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No, abortion criminalization is the human rights violation


In a letter to the editor, Timothy Hsiao wrote a thought-provoking article claiming that the practice of abortion is a human rights violation tantamount to murder. He claims that the entire abortion debate “hinges on the identity of the unborn, not choice.” From there, he asserts that a fetus’s identity is fully human because size, dependency and intelligence cannot determine humanity, as evidenced by severely disabled individuals who are undeniably human. He ultimately concludes that if fetuses are human beings, then abortion is equivalent to murder and thus constitutes an egregious human rights violation.
In this response, I hope to address the philosophical points and leave the scientific discussion of human life to scientists. Although, the science seems far from settled on the issue.
I feel that the author too quickly disregards the idea that a fetus has no rights because its life is dependent on another, which ultimately leads him to misrepresent the question at the core of the abortion debate. He falsely claims that a fetus is akin to a bedridden person unable to survive without life support or other “sophisticated machines.” However, these two cases could not be more different. In the case of the fetus, the “life support” comes from another human being. This human being- the mother- has rights. A machine does not. So, let us consider a more equivalent scenario. Let us assume, simply for the sake of argument, that a fetus is indeed a human being; and let’s look to comparable situations in which the life of one human is not simply dependent, but dependent on another’s body.
Consider these questions: should blood donations and life-saving organ transplants be mandated without consent, no matter how minimal the effect would be on the donor? Remember that organs cannot even be taken from the deceased without their prior consent, regardless of whether another person may die without them. Does a full-grown child have a right to its parents’ bodies in the same way as it would in the womb? There is no denying that children are human beings, yet we do not argue about whether a child has a right to, for instance, a kidney from its father. Since it is the father’s body, it is his choice. Even in an extreme case in which the father is the only possible match, would suffer only a moderate inconvenience and the child would die otherwise, a human being has no right to use the body of another against their will. If a fetus is a human being, the same principle applies to abortion.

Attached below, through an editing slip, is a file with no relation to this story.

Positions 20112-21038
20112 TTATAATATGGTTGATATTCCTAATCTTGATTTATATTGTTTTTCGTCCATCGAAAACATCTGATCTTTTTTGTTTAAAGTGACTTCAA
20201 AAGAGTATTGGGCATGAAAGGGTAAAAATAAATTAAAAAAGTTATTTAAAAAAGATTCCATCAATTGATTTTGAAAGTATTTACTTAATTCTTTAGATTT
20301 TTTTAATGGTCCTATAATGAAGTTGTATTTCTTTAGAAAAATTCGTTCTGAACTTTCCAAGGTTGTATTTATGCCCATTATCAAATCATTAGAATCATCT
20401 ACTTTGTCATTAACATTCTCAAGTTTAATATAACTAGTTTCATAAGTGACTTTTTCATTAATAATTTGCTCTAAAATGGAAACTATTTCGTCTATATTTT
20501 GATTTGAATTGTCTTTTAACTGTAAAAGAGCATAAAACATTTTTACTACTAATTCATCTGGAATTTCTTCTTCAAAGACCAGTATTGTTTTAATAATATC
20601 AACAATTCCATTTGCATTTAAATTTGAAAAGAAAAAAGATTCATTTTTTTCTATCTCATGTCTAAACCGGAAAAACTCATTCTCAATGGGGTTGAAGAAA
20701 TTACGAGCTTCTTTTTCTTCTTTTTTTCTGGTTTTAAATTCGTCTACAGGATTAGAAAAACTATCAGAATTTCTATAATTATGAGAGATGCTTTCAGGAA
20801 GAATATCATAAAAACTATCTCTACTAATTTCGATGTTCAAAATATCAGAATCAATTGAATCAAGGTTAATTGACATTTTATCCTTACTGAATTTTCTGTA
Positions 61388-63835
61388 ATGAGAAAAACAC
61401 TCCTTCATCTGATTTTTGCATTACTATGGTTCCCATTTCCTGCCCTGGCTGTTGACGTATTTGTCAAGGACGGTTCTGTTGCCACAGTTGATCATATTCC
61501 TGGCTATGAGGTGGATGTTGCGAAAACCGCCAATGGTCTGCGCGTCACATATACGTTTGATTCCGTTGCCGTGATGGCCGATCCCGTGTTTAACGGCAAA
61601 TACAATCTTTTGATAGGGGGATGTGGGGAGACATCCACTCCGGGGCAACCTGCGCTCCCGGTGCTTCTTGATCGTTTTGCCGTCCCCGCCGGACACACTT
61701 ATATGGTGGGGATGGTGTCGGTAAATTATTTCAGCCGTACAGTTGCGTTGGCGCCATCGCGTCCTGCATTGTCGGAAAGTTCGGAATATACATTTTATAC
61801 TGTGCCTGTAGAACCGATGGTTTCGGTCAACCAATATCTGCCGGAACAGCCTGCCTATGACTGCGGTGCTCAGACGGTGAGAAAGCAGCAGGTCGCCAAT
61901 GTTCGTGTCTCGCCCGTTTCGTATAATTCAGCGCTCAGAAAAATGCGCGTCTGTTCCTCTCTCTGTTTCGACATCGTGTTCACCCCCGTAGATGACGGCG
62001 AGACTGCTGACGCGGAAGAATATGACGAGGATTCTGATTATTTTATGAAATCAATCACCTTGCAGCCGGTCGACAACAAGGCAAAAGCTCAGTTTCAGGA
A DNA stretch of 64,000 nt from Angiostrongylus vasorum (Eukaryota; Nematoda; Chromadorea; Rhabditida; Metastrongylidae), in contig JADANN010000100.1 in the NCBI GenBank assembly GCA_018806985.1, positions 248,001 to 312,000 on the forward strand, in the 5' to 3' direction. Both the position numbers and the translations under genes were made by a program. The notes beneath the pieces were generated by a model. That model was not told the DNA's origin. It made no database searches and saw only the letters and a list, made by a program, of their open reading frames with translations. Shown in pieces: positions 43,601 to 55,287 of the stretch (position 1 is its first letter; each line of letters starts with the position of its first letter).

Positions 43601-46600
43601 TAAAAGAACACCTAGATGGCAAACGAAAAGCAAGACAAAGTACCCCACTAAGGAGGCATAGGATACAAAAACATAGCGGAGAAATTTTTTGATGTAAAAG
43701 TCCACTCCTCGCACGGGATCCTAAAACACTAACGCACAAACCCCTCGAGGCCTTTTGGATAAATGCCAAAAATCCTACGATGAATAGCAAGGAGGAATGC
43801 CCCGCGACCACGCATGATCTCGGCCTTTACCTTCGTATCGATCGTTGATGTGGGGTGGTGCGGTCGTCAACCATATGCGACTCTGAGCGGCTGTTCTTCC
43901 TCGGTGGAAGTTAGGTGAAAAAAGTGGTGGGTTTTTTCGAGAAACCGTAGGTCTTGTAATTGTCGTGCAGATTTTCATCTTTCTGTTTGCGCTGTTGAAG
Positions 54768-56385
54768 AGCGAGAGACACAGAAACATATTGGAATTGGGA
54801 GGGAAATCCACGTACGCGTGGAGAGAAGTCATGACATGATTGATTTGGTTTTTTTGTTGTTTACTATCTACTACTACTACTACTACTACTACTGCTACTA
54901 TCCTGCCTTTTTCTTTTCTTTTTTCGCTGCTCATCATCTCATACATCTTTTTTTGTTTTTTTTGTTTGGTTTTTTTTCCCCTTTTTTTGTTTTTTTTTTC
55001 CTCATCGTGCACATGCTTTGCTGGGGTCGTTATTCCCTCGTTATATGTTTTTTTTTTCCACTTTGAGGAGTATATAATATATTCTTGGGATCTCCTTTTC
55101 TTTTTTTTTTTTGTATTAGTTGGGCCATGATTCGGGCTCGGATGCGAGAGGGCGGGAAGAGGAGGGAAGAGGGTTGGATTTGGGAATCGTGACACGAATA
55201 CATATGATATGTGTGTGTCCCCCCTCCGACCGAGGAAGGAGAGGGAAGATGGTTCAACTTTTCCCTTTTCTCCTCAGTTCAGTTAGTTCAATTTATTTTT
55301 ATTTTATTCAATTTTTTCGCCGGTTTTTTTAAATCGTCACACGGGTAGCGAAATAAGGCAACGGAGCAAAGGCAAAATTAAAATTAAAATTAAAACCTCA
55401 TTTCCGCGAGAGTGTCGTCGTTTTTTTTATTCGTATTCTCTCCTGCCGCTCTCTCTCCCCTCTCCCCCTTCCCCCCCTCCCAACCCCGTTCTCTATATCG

The crux of the abortion debate is not whether a fetus is a human or not, but whether bodily autonomy rights apply to pregnant women. If they do have bodily autonomy, this answers the question many raise: why is it acceptable to terminate a pregnancy but not kill a child once it has been born? Simply put, bodily autonomy is not a factor once a baby is born, because it is no longer dependent on another’s body.
Bodily autonomy is a concept that has been largely divorced from women throughout most of history. If the history and legacies of legalized domestic violence and marital rape tell us anything, it is that women’s bodies have always been highly contested.
Whether they are believed to belong to their fathers, husbands or unborn babies, women have long been denied bodily autonomy. It is a shame that this principle still needs to be argued in 2017.
Abortion rights are highly pertinent and not just in philosophical discourse. When women are denied bodily autonomy through criminalized abortion or denied access to abortion services where they are legal, women die trying to regain it.
The World Health Organization estimates that 47,000 women die around the world from unsafe abortions annually in countries where abortion is illegal. If your principles allow you to accept the death of 47,000 women, you ought to redefine which lives you prioritize when you call yourself pro-life.
If you are going to argue that a rape survivor should be further traumatized by being forced to carry her rapist’s baby to term, it is paramount that we understand the consequences of rejecting bodily autonomy rights.
While I commend Mr. Hsiao on his passion and willingness to discuss the issue without relying on religious doctrine, I respectfully disagree with his conclusion. The true human rights violation lies in the criminalization and inaccessibility of abortion, which not only deny women bodily autonomy but also lead to an unacceptably high number of women suffering and dying worldwide.
Lucy Leban
FGCU Alumna

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    Tim HsiaoFeb 28, 2017 at 5:04 pm

    The comparison between abortion and blood donations/life-saving organ transplants fails for at least two reasons:
    1) The biological connection between a mother and her unborn child is a natural and proper part of human development that is not like the connection between blood donors or organ donors, even between those of the same family. Parents incur a special duty to care for their offspring in virtue of engaging in a kind of activity (sexual intercourse) that is intimately connected to the generation of new life. That condition isn’t met by any of the cases she mentions.
    A much better example would be child support laws — in which the state forces deadbeat dads to provide for their children even though the fathers may not have consented to being a father.
    2) The author ignores the killing vs. letting die distinction. Suppose I grant that a father does not have a moral duty to give either blood or a kidney to his dying son. Does that give the father the further right to *kill* the son? No. Refusing is one thing, killing is another. Abortion isn’t just a mere withholding of treatment, it’s the active killing of a human being.